Samsonite trumps LVMH as China retail moves downmarket
HONG KONG (Reuters) The world’s biggest luxury brands are slowing their expansion in China as more consumers shop abroad, leaving mall operators holding the bag.
Two thirds of high end retailers missed their targets for new store openings in China last year, according to an analysis of 43 retailers published by development and design consultants Knight Frank and Woods Bagot.
The shift reflects a government crackdown on lavish gifts, a growing preference among many Chinese to take advantage of lower taxes and buy their luxury goods abroad, as well as an emerging middle class looking for affordable brands. Last year, the luggage maker opened 200 new outlets in China. This year, the target is 500.
“Before it was like we were unwanted people, illegitimate brands. They needed the luxury brands,” said Ramesh Tainwala, Samsonite’s president of Asia Pacific and Middle East. “The equation is changing.”
Tainwala said he is now getting prime spots in department stores near Qingdao in eastern China and Urumqi in the northwest places that would have relegated him to the luggage department just a year ago.
For developers who thought China would never tire of luxury, it could be a $25 billion misc tiffany alculation.
James Hawkey, an executive at commercial property services group Cushman Wakefield, estimates that up to a quarter of the 700 malls, department stores and outlets currently under development in China’s top 30 cities could fail, costing developers as much as 150 billion yuan.
“The mid market retailers are expanding fast, but they are not expanding fast enough to fill all of the shopping centres,” Hawkey said.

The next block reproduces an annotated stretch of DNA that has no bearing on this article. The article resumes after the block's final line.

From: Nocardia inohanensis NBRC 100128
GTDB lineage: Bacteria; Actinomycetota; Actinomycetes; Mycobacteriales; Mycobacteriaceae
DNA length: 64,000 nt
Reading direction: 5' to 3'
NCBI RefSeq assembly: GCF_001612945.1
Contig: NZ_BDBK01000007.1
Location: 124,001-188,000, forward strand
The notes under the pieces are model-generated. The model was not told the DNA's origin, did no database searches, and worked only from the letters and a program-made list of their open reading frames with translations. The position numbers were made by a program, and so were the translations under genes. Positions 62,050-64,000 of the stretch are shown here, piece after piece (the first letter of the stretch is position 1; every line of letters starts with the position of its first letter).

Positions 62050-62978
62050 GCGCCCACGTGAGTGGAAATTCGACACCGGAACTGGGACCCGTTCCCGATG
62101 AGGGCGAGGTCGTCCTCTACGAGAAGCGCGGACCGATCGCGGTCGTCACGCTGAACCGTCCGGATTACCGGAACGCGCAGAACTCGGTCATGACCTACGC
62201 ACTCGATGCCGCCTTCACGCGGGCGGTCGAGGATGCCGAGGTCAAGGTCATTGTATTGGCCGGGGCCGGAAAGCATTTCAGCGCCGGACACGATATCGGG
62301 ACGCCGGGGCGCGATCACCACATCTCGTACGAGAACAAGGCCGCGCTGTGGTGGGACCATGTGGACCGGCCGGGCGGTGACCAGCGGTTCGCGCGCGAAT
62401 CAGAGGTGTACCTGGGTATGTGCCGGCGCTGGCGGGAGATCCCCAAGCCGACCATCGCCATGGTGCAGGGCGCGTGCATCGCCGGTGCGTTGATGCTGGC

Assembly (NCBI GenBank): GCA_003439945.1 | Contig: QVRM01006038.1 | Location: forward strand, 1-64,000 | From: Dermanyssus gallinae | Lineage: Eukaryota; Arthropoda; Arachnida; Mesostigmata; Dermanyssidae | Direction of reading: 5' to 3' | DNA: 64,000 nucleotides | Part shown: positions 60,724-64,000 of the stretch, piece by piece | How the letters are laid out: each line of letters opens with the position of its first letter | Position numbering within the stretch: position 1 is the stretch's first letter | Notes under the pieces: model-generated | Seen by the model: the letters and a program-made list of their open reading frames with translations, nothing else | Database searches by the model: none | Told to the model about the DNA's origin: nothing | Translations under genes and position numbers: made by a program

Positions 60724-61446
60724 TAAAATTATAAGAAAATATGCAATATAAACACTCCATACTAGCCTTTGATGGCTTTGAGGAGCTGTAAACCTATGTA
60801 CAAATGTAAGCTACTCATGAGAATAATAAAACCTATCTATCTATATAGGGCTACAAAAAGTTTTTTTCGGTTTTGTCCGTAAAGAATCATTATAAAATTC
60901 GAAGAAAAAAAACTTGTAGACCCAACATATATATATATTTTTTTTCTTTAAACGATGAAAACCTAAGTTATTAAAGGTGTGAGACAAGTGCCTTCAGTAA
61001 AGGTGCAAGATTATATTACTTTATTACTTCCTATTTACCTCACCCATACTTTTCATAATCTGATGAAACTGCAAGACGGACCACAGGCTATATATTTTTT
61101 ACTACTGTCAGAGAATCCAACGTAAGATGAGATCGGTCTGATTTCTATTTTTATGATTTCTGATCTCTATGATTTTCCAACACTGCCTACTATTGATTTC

Concerns about authenticity and domestic taxes that can top 40 percent have long lured wealthy Chinese to shop overseas. Now, easier visa requirements and a growi tiffany ng appetite for new experiences pushed the number of outbound Chinese travellers to 100 million last year, a 20 percent increase from 2012.
Brokerage CLSA forecasts the number of Chinese travelling overseas will hit 200 million by 2020.
Burberry, which has hired Mandarin speaking sales associates globally, has 72 stores in China and will open its largest st tiffany ore in the Asia Pacific in Shanghai this spring. The luxury retailer will continue opening stores in mainland China but will be “making sure they’re in the right locations with the right adjacencies,” Fairweather said.
“Given the slowdown in luxury retail sales and more Chinese travelling overseas, the shops in China are now for window shopping.
A survey by the China Chain Store Franchise Association last spring showed that about half of the developers surveyed would be expanding in top districts in these cities and nearly a quarter would build in average districts.
Luxury brands prefer downtown locations in big cities like Shanghai and Beijing.
“I can confirm that the idea is not to develop in the second rate or fourth rate cities in China. We do want to keep our presence in China in t tiffany he iconic areas,” Chief Executive and Chairman Bernard Arnault told analysts last month.
Luxury brands’ increasingly careful assessment of the China market could hurt developers’ bottom line if it means cutting back on rentals.
The average rent in a high end shopping centre in a smaller city fell 2 percent last year while the average vacancy rate rose to 10.9 percent, the opposite of what happened in bigger cities, according to the Knight Frank and Woods Bagot report.
“For the newer centres in non core locations, the landlords don’t have pricing power,” said Steven McCord, local director for China retail research for property firm Jones Lang LaSalle.